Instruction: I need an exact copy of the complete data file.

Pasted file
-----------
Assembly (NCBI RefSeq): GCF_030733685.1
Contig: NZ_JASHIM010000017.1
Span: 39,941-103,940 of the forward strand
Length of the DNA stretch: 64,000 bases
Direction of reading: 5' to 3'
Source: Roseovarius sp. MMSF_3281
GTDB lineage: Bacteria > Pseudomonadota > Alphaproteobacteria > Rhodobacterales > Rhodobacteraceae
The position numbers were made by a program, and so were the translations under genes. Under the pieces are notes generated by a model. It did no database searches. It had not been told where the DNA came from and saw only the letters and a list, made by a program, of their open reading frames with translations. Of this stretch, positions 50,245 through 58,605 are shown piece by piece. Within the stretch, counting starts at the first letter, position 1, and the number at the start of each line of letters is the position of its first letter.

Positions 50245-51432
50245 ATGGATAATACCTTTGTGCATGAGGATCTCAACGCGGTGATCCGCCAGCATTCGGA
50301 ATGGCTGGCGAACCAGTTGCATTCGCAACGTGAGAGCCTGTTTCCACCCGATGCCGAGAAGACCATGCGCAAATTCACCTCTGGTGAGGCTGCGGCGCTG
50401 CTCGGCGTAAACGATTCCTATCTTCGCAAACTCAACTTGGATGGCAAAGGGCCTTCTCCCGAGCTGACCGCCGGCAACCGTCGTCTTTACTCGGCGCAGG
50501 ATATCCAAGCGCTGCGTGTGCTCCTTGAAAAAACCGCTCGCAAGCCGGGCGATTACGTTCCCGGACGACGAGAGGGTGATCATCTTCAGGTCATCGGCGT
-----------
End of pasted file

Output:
Assembly (NCBI RefSeq): GCF_030733685.1
Contig: NZ_JASHIM010000017.1
Span: 39,941-103,940 of the forward strand
Length of the DNA stretch: 64,000 bases
Direction of reading: 5' to 3'
Source: Roseovarius sp. MMSF_3281
GTDB lineage: Bacteria > Pseudomonadota > Alphaproteobacteria > Rhodobacterales > Rhodobacteraceae
The position numbers were made by a program, and so were the translations under genes. Under the pieces are notes generated by a model. It did no database searches. It had not been told where the DNA came from and saw only the letters and a list, made by a program, of their open reading frames with translations. Of this stretch, positions 50,245 through 58,605 are shown piece by piece. Within the stretch, counting starts at the first letter, position 1, and the number at the start of each line of letters is the position of its first letter.

Positions 50245-51432
50245 ATGGATAATACCTTTGTGCATGAGGATCTCAACGCGGTGATCCGCCAGCATTCGGA
50301 ATGGCTGGCGAACCAGTTGCATTCGCAACGTGAGAGCCTGTTTCCACCCGATGCCGAGAAGACCATGCGCAAATTCACCTCTGGTGAGGCTGCGGCGCTG
50401 CTCGGCGTAAACGATTCCTATCTTCGCAAACTCAACTTGGATGGCAAAGGGCCTTCTCCCGAGCTGACCGCCGGCAACCGTCGTCTTTACTCGGCGCAGG
50501 ATATCCAAGCGCTGCGTGTGCTCCTTGAAAAAACCGCTCGCAAGCCGGGCGATTACGTTCCCGGACGACGAGAGGGTGATCATCTTCAGGTCATCGGCGT